Neither Obama nor Netanyahu seems to want another stormy encounter. From Obama’s perspective, a harmonious visit could help make the case for a Democrat to succeed him and correspondingly preserve his foreign and domestic policy legacy. He emerged victorious from the JCPOA battle with domestic critics, but this does not mean he seeks more fights. Netanyahu, meanwhile, may have absorbed the message that his March speech to Congress, not coordinated with the White House, risked toppling bipartisan support for strong U.S.-Israel relations, a pillar for decades. Therefore, after agreeing to accept an award from the neoconservative-linked American Enterprise Institute during his visit, Netanyahu is giving a speech to the liberal Center for American Progress.
Such steps hardly ensure that the visit will come off as planned, but both leaders appear committed to avoiding minefields that have sabotaged past meetings.
David Makovsky is the Ziegler Distinguished Fellow and director of the Project on the Middle East Peace Process at The Washington Institute.
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Nineteen years ago today, on November 4, 1995, Israeli Prime Minister Yitzhak Rabin was assassinated by a far-right extremist. In a yearly ritual, he is being remembered as a peacemaker and as someone whose death “changed history.” Rabin, it is widely said, could have ended the Israeli-Palestinian conflict, something the Anti-Defamation League vividly portrayed in its alternate history viral video, “Imagine a World Without Hate.”
But if you read Rabin’s final speech to the Israeli parliament, delivered just a month before he died, the picture seems more complicated than this narrative. On October 5, 1995, Rabin laid out his vision for peace, telling the Knesset (italics ours):
We view the permanent solution in the framework of State of Israel which will include most of the area of the Land of Israel as it was under the rule of the British Mandate, and alongside it a Palestinian entity which will be a home to most of the Palestinian residents living in the Gaza Strip and the West Bank.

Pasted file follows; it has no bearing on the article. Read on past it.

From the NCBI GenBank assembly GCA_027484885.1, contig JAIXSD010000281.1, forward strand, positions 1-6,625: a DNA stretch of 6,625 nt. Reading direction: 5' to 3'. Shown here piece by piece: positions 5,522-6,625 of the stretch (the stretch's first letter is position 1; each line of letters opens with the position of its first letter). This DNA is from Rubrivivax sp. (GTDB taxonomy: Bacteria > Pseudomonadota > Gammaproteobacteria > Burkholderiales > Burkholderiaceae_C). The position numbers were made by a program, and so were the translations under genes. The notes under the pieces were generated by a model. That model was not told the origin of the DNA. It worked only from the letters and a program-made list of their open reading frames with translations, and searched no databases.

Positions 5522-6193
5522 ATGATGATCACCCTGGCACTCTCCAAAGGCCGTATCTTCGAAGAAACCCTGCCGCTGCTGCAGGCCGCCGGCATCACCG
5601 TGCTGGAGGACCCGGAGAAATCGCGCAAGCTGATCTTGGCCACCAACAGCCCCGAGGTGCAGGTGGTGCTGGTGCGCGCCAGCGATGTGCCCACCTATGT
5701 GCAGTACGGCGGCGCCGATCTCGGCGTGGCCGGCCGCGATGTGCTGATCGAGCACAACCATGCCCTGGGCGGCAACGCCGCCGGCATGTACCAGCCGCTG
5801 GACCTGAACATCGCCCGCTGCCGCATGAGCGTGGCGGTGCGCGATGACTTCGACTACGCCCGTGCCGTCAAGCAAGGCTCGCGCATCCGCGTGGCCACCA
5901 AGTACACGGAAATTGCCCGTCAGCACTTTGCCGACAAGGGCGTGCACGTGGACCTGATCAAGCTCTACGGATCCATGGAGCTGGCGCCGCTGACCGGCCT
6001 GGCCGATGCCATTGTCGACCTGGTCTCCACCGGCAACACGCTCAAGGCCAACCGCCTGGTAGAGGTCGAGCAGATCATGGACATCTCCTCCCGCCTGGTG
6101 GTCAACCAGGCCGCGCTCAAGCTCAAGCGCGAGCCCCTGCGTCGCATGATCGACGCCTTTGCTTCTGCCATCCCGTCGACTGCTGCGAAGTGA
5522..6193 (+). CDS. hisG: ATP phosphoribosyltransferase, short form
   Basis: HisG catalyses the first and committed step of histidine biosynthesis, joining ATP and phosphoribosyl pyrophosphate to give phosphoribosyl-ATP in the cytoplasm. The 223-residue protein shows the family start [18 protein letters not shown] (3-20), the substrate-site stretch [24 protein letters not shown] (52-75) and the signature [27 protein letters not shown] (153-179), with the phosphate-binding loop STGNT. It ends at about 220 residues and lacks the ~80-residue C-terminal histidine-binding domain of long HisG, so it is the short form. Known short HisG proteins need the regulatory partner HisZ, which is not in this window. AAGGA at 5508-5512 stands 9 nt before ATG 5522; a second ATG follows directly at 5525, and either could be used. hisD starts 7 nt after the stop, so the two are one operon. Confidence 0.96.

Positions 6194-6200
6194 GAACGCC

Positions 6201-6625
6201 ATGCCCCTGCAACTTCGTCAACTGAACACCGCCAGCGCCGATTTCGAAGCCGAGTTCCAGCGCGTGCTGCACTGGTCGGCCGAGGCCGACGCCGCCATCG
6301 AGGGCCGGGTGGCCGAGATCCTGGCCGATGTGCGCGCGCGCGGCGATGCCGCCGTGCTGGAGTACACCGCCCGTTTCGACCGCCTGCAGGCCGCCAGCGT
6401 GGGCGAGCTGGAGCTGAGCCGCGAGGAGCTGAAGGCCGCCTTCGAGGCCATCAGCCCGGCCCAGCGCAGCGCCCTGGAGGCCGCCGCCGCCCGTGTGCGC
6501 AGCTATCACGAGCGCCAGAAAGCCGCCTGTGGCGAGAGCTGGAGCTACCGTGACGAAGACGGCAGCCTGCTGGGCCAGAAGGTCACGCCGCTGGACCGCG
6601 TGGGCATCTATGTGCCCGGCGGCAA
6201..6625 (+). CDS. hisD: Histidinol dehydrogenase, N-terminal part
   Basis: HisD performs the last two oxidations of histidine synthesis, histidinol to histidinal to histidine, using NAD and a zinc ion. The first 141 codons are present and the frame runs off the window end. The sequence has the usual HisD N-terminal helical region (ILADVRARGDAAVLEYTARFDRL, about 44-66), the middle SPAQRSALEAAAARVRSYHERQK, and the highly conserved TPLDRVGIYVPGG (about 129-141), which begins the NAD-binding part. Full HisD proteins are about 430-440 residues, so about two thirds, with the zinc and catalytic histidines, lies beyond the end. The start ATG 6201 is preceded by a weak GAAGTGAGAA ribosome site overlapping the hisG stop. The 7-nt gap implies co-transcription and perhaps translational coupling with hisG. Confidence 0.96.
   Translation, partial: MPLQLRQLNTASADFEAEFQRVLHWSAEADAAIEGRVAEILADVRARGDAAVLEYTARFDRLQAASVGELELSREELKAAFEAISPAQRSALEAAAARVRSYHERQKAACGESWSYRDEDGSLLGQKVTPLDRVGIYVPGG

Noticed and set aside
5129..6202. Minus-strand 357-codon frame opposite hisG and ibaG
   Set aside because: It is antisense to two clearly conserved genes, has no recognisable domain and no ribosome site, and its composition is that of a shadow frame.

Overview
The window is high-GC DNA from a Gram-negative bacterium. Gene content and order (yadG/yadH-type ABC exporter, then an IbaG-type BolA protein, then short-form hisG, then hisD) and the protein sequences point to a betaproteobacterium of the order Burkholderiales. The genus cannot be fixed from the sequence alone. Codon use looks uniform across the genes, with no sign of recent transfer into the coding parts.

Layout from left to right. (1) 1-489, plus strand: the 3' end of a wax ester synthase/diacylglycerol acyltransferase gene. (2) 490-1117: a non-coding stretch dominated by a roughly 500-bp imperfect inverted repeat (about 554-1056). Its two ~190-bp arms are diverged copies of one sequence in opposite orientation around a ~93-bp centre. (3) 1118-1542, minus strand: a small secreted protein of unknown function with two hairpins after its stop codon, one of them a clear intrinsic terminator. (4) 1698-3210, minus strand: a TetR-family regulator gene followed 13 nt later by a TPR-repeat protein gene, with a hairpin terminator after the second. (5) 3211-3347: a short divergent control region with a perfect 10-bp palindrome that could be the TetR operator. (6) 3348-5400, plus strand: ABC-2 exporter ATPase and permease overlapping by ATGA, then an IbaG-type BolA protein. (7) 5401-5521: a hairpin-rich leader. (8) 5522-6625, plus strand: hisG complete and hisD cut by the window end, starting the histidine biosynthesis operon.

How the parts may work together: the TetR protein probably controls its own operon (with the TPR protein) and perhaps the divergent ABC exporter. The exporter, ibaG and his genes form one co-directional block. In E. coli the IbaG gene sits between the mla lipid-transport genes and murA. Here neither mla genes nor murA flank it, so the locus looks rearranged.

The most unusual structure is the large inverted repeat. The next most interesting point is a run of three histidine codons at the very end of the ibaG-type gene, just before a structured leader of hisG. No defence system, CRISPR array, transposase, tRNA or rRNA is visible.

We would like this to be an entity which is less than a state, and which will independently run the lives of the Palestinians under its authority. The borders of the State of Israel, during the permanent solution, will be beyond the lines which existed before the Six Day War. We will not return to the 4 June 1967 lines.
And these are the main changes, not all of them, which we envision and want in the permanent solution:
A. First and foremost, united Jerusalem – which will include both Ma’ale Adumim and Givat Ze’ev - as the capital of Israel, under Israeli sovereignty, while preserving the rights of the members of the other faiths, Christianity and Islam, to freedom of access and freedom of worship in their holy places, according to the customs of their faiths.
B. The security border of the State of Israel will be located in the Jordan Valley, in the broadest meaning of that term.
C. Changes which will include the addition of Gush Etzion, Efrat, Beitar and other communities, most of which are in the area east of what was the “Green Line,” prior to the Six Day War.
D. The establishment of blocs of settlements in Judea and Samaria, like the one in Gush Katif.